How to Photograph the Moon

Photographing the moon can be tricky. Last year I had a go at it, and it was a complete disaster, with the moon looking like a big, bright, blurry mass in the sky. After a bit of trial and error I discovered how to take nice shots of the moon.

"Harvest Moon" captured by Robin

“Harvest Moon” captured by PictureSocial member Robin

The right lens

The first thing you need is a powerful zoom lens. The moon may look big in the night sky but when your camera takes a photo of it, the moon will only fill a tiny portion of the photo. On a 50mm lens the moon with be nothing more than a dot in your picture. I used a Canon 100–400mm lens, which was a lot better, but to be honest an even longer zoom would have been better.

Keep it steady

The next thing you 100 percent need is a tripod. Keeping the camera still is essential for getting a sharp image, and if you’re using a long zoom lens, camera shake will be an issue; the longer the zoom the more camera shake affects the image. The tripod will hold the lens still and allow you to take a sharp image. Also you will need to use either the camera’s timer function or a shutter release cable to trigger the shutter, otherwise you can jolt the camera while taking the photo and get blurred results.

plane flying past moon

“fly me past the moon” captured by PictureSocial member David Hobcote


What f-number/aperture should you use? The first thing that comes to mind is a low f-number (e.g. f/4.0 or lower) to take in more light. This is where I went wrong. The moon is actually very bright in the sky and using a low f-number can completely blow out the moon and make it look more like the sun. The ideal f-number would be somewhere between f/11 and f/16.

Shutter speed

For shutter speed you might assume a slow speed, but again this is the opposite. Since the moon is bright you don’t need as much time to capture the light it gives off. Also the moon actually moves quite fast along the night sky. If you have a 400mm lens or longer you can actually see the moon moving slowly across the viewfinder. If we used a slow shutter speed then the actual movement of the moon could cause us to lose detail. This is why I would recommend a speed of around 1/125 to 1/250 second.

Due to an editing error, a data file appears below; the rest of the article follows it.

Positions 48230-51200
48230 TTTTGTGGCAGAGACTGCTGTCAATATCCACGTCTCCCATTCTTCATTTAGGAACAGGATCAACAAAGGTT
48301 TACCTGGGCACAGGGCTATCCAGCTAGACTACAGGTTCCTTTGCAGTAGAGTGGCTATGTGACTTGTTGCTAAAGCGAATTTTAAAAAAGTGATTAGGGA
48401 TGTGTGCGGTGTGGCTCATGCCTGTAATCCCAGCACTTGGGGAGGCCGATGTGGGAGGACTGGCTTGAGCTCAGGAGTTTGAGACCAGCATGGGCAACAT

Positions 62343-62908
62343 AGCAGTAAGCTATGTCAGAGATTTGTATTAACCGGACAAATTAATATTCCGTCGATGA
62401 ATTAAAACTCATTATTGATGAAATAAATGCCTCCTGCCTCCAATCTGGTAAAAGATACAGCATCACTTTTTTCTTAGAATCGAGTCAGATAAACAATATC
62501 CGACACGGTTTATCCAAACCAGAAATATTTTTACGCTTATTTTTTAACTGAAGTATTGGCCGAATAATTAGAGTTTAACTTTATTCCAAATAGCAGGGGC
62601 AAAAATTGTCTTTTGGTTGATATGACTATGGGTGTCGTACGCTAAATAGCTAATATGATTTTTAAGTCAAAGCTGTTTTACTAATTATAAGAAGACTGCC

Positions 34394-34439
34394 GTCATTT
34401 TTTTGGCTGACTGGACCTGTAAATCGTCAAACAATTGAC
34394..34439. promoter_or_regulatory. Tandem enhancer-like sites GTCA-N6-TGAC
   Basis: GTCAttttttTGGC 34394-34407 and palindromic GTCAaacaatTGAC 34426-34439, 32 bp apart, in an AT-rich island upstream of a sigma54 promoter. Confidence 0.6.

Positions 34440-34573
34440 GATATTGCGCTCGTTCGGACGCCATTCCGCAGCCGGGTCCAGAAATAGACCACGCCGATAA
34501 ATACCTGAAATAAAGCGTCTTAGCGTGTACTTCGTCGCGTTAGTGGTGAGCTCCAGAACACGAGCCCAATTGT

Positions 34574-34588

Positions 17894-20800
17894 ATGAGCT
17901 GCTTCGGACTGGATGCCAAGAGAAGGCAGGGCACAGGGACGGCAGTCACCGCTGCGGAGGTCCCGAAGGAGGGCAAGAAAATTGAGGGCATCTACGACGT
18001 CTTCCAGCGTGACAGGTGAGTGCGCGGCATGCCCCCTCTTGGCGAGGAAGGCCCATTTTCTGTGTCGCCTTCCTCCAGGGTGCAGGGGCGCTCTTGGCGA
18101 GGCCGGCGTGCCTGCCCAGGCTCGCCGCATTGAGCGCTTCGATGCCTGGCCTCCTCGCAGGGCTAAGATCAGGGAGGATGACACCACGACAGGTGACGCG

moon with clouds

“moon” captured by PictureSocial member Paul Simpson


I would have around 200-400 and then just experiment with different combinations of ISO, aperture, and shutter speed with the guidelines above until you get a nice exposure of the moon. You may need to also experiment if the moon is showing different amounts depending on the time of the month.


Once you have your perfect shot, load it onto your computer. Even on a 400mm lens the moon can still take up a relatively small area of your photo. If you got your settings spot on and managed to get a very sharp photo of the moon then you can crop your image and even zoom in a little bit so the moon itself fits better in the finished framing of your photo.

bridge with moon

“Tower Bridge. London” captured by PictureSocial member Peter Wolledge

Pointers for Photographing the Moon

  • Use a long zoom lens.
  • Always use a tripod and shutter release timer or cable.
  • Don’t use a low f-number.
  • Don’t use a slow shutter speed.

About the Author:
Chris Thornton writes for, a Web & Print design company.

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